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Pharmacotherapy review of chronic pediatric hypertension.

Author(s): Meyers RS, Siu A

Affiliation(s): Ernest Mario School of Pharmacy, Rutgers, The State University of New Jersey, Piscataway, New Jersey, USA. rachel.meyers@pharmacy.rutgers.edu

Publication date & source: 2011-10, Clin Ther., 33(10):1331-56. Epub 2011 Oct 7.

BACKGROUND: The number of antihypertensive agents on the market has increased dramatically over the past 20 years. Many of these agents are used to treat children and adolescents with hypertension despite there being relatively limited data available supporting such use. Recent legislation has helped to increase the number of studies conducted in children, but many clinical questions remain unanswered. OBJECTIVE: The goals of this article were to review the currently available antihypertensive agents used in the treatment of pediatric hypertension and to assist clinicians in selecting the most appropriate treatment. METHODS: Searches of MEDLINE and International Pharmaceutical Abstracts through July 2011 were conducted. Search terms used included child, pediatric, hypertension, and the following drugs: captopril, enalapril, lisinopril, fosinopril, losartan, valsartan, irbesartan, candesartan, olmesartan, amlodipine, nifedipine, isradipine, felodipine, propranolol, metoprolol, labetalol, minoxidil, furosemide, spironolactone, chlorothiazide, hydrochlorothiazide, hydralazine, and prazosin. Clinical trial data were reviewed and evaluated and were limited to English-language articles. RESULTS: A total of 45 observational and randomized controlled trials were identified and summarized in this review. The angiotensin-converting enzyme (ACE) inhibitors, angiotensin receptor blockers (ARBs), and calcium channel antagonists (CCAs) had the strongest data to support their use in pediatric patients. ACE inhibitors and ARBs are preferred agents for children with renal disease and have a favorable safety profile. Many trials, including 2 comparative trials, supported the use of CCAs, particularly amlodipine, in children. CONCLUSIONS: Trials in all 3 classes suggested their efficacy as well as a tolerable adverse-effect profile. More trials in children are needed, particularly with newer antihypertensive agents. Comparative trials of different agents are the most lacking. Copyright (c) 2011 Elsevier HS Journals, Inc. All rights reserved.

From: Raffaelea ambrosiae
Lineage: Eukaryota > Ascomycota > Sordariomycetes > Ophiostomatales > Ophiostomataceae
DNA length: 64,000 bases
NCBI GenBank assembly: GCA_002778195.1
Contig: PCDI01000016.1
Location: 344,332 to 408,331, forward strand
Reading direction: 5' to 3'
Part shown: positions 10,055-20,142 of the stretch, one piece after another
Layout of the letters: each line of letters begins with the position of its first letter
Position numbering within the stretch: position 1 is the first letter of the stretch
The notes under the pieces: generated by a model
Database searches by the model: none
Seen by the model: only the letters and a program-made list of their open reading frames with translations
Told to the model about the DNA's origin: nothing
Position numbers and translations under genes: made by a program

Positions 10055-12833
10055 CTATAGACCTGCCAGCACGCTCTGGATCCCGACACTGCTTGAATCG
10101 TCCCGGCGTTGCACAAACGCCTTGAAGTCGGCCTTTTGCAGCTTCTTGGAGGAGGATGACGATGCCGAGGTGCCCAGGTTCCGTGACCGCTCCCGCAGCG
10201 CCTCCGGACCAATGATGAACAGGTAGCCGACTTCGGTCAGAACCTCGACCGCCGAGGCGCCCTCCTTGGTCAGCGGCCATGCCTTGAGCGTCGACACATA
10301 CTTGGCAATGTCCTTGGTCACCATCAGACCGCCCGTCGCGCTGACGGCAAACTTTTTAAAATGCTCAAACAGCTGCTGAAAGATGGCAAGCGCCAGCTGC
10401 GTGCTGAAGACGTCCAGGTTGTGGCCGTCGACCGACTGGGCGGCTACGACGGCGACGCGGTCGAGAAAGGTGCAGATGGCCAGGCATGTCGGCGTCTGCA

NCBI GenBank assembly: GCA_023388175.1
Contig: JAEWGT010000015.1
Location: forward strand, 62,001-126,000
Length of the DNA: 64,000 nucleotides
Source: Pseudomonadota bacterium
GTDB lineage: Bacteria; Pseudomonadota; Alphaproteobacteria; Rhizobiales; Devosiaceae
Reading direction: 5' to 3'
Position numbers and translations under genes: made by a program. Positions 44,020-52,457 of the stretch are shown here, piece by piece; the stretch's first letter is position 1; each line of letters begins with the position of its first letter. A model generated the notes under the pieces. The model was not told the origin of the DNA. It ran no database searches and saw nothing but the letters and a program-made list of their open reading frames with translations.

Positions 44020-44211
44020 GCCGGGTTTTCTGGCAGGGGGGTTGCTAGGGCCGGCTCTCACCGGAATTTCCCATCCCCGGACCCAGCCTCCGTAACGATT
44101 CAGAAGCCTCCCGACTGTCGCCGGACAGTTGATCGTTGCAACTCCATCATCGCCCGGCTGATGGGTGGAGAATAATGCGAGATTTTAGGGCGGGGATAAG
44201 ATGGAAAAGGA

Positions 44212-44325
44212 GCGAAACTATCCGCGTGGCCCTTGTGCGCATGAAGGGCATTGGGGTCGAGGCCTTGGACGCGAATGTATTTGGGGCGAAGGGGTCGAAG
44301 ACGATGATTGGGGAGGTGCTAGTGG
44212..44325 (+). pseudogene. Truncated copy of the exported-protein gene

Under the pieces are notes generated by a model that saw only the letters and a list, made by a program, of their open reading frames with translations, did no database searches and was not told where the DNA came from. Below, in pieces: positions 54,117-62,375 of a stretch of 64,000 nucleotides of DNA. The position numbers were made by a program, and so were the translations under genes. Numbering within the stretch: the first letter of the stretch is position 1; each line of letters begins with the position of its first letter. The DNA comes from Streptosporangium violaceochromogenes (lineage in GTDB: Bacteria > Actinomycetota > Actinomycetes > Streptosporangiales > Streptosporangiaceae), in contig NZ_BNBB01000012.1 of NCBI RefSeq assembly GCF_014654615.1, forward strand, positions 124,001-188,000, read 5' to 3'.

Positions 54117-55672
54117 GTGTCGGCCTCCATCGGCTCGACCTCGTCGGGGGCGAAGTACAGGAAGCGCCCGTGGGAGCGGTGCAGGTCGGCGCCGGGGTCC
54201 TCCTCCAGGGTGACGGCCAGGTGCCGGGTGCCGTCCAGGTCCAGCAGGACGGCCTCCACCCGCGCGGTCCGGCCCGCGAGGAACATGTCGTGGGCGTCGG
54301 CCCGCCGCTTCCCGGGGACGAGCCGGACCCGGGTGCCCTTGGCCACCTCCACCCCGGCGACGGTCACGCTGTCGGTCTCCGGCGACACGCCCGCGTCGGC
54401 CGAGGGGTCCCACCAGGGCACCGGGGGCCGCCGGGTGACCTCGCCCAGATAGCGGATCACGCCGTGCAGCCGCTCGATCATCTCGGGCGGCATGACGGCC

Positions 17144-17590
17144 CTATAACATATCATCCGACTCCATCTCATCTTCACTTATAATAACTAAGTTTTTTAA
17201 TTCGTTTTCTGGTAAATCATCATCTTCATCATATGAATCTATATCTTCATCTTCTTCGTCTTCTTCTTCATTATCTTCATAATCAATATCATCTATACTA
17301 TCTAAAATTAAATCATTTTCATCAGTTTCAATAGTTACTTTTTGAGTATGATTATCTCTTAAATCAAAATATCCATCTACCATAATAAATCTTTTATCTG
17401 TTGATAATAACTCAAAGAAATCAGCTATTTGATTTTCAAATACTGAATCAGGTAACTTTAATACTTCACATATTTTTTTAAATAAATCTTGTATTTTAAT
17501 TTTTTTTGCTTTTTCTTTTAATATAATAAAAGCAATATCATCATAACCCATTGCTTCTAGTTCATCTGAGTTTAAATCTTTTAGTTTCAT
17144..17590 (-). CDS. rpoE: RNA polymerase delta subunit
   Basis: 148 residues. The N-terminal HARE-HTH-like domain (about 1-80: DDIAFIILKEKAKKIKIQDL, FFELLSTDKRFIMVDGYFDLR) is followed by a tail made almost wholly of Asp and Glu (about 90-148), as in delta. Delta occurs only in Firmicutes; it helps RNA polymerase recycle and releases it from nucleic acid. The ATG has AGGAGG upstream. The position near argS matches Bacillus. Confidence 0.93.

Page last updated: 2011-12-09

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